Just as the nation as a whole has embraced the iPad and other tablets for work and play, financial advisers are finding that certain mobile applications make their professional lives easier and more efficient.
“Advisers are starting to expect — or demand — 24/7 access to information that may or may not be on their servers, and tablets are a great way to deliver that,” said Adam Moseley, head technology consultant for Schwab Advisor Services.
Advisers are using their tablets more often in meetings with clients to review accounts and to share investment performance or holdings data, he said.
Some advisers connect the devices to a TV screen or pass out multiple tablets that they control during meetings.
Advisers like being able to provide what clients want immediately, without having to dispatch the information from the home office or lug around laptops, Mr. Moseley said.
About half the nation's advisers are using a tablet device, according to the InvestmentNews technology satisfaction survey, and the overwhelming majority of them — 86% — depend on the iPad. Regardless of whether they rely on the popular Apple Inc. product or one of the Android-operated versions, the tablets' usefulness depends on the quality of the apps the adviser downloads.
CUSTODIANS LEAD THE WAY
Many of the most-used apps are offered by the nation's largest custodians and allow remote access to information in client accounts, such as balances and investments, as well as trading within or between accounts.
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Schwab Advisor Services is due to come out this year with an app for the iPad that will allow advisers to see client accounts, Mr. Moseley said. The nation's largest custodian for registered investment advisers already has an iPhone app.
Ward Petty, an adviser with Benjamin F. Edwards & Co., which keeps client assets under custody with Pershing, said that the latter's iPad app allows him to perform all necessary client functions from the road, including sending out 1099 forms or research reports.
He also uses the app with clients during annual meetings to review their portfolios' performance.
“My proficiency has continued to increase as I use it, and I can navigate around the app even better than when I first started using it,” Mr. Petty said.
Printing from his iPad 2, however, is one thing that he hasn't been able to master quite yet, he said.
Printing is possible with the iPad 2 and iPad 3, the newest version, which has a high-resolution “Retina” screen. The iPad 3 costs between $500 and $830.
Several mutual fund companies also offer apps that advisers are using to research investments and receive commentary from portfolio managers and other investment professionals. Advisers can use the apps with clients to show details about certain offerings.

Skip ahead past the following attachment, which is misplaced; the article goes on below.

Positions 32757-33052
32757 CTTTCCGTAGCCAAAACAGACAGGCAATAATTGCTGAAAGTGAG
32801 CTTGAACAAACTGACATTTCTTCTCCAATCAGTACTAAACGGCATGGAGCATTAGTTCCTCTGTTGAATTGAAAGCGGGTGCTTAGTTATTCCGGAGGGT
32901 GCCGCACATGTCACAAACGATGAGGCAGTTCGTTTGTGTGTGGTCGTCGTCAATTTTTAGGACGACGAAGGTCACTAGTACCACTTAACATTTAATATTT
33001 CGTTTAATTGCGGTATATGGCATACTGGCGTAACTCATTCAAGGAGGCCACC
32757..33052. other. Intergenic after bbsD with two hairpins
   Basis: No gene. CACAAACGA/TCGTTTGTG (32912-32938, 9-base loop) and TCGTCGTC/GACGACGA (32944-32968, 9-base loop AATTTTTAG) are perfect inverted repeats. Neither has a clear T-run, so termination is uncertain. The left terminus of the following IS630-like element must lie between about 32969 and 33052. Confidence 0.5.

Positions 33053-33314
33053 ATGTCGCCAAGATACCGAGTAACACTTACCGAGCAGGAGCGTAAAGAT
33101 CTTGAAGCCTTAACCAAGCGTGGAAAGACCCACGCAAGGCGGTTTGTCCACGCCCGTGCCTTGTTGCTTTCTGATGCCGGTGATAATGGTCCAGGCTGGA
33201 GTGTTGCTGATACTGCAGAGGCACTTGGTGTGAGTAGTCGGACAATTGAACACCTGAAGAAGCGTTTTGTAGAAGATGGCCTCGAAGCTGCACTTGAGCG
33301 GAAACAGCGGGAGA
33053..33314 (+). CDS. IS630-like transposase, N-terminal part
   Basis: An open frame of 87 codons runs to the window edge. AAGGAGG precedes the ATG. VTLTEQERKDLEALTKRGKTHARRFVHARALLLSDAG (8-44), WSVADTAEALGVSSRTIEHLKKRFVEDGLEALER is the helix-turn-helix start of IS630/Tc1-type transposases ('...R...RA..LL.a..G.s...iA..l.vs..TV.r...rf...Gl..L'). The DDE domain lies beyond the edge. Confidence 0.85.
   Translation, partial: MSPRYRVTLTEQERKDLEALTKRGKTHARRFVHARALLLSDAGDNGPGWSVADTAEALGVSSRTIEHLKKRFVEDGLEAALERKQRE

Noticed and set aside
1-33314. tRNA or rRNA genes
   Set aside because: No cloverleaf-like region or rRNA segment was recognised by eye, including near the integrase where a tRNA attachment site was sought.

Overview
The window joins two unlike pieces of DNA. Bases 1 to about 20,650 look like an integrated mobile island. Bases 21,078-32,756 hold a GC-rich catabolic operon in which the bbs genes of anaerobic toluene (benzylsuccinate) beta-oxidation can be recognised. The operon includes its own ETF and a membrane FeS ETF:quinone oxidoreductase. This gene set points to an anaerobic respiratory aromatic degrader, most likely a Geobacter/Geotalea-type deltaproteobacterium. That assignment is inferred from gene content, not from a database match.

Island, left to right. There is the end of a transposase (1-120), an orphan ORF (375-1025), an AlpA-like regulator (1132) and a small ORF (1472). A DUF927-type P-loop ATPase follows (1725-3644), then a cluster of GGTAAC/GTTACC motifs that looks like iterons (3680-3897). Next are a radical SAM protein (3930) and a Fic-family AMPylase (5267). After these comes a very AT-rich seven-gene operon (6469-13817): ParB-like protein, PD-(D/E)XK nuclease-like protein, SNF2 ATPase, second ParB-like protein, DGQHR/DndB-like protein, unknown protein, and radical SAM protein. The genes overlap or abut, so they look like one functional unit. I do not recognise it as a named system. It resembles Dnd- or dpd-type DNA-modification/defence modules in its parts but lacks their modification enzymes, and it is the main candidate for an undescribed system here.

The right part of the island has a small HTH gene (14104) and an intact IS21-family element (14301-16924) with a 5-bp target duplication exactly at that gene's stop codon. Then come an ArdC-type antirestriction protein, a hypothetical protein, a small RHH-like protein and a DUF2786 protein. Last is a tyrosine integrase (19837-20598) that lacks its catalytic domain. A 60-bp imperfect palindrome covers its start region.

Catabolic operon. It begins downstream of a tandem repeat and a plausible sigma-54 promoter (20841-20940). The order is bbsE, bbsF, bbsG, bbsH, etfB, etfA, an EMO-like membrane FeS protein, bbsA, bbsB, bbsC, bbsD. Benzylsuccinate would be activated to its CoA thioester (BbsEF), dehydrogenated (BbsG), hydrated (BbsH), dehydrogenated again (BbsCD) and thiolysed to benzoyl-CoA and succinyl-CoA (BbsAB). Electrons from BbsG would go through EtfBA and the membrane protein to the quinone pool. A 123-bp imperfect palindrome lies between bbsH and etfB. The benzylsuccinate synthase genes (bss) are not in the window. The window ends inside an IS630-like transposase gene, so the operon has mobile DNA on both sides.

With certain apps, such as the one from Franklin Templeton Investments, advisers can e-mail information sheets directly to clients.
The Franklin Templeton offering and the Vanguard Advisors for iPad app both ranked high among the 448 advisers who responded to a question in the InvestmentNews survey about favorite industry apps.
Advisers also said that they use mobile apps by Bloomberg LP and Thomson Reuters, as well as tools from RedTail Technology Inc., which offers a mobile app free to subscribers to its customer relationship management software, and a document management tool from Laserfiche, a unit of Compulink Management Center Inc.
Investment management firm Brinker Capital Inc. offers an app that calculates relative returns versus absolute returns.
The Absolute Return Mixer leads advisers through eight questions about an investor's time horizon, risk tolerance and investing future. The result is a range of recommendations for absolute- and relative-return allocations.
ADVISER SINGS APP'S PRAISES
Lance Drucker, president of Drucker Financial Group, has been using the app since it came out in April. He runs through the question series with clients during investment meetings, connecting his iPad to a large flat-screen TV in his office.
Mr. Drucker likes being able to show graphically how much of a client's portfolio is aimed at relative return, versus absolute return.
“People really do want to understand how we get to the recommendations we make,” he said. “This allows them to be interactive and know how we got to a particular conclusion.”
Holly Thomas, principal of an eponymous firm, said that her iPad has boosted her productivity and allows her to have at hand all the documents she needs when traveling.
She uses the mobile device to post to her blogs through a WordPress app while out of town.
Oltis Software LLC, maker of Finance Logix planning tools, offers an app called Retire Logix that illustrates how different sources of retirement income stack up in addressing the clients' needs.
Interactive illustrations show a “money capsule” (picture the shape of a Tylenol gel capsule). Users can drag their fingers on sliders to change the assumptions used to calculate the amount of funds that would be available for needs and for wants.
Advisers can lead clients through the process during a meeting or send them a link to use the app themselves.
Of course, advisers occasionally use the tablets for something other than work.
Mr. Drucker's favorite personal apps include Skype — now a Microsoft tool — for video calls, and OpenEye, which he uses during his vacations to watch his black Labrador retrievers at their “spa.”
Mr. Petty recently discovered an app on which he already is hooked. Called Tehda, it is the iPad version of TeuxDeux, a popular task management tool. Its electronic “to do” list lets him add a meeting on his iPad and have the appointment sync to his work desktop as well as his iPhone.
Tehda also bumps items on Mr. Petty's to-do list to the next day on the rare occasions that he fails to complete them on time.
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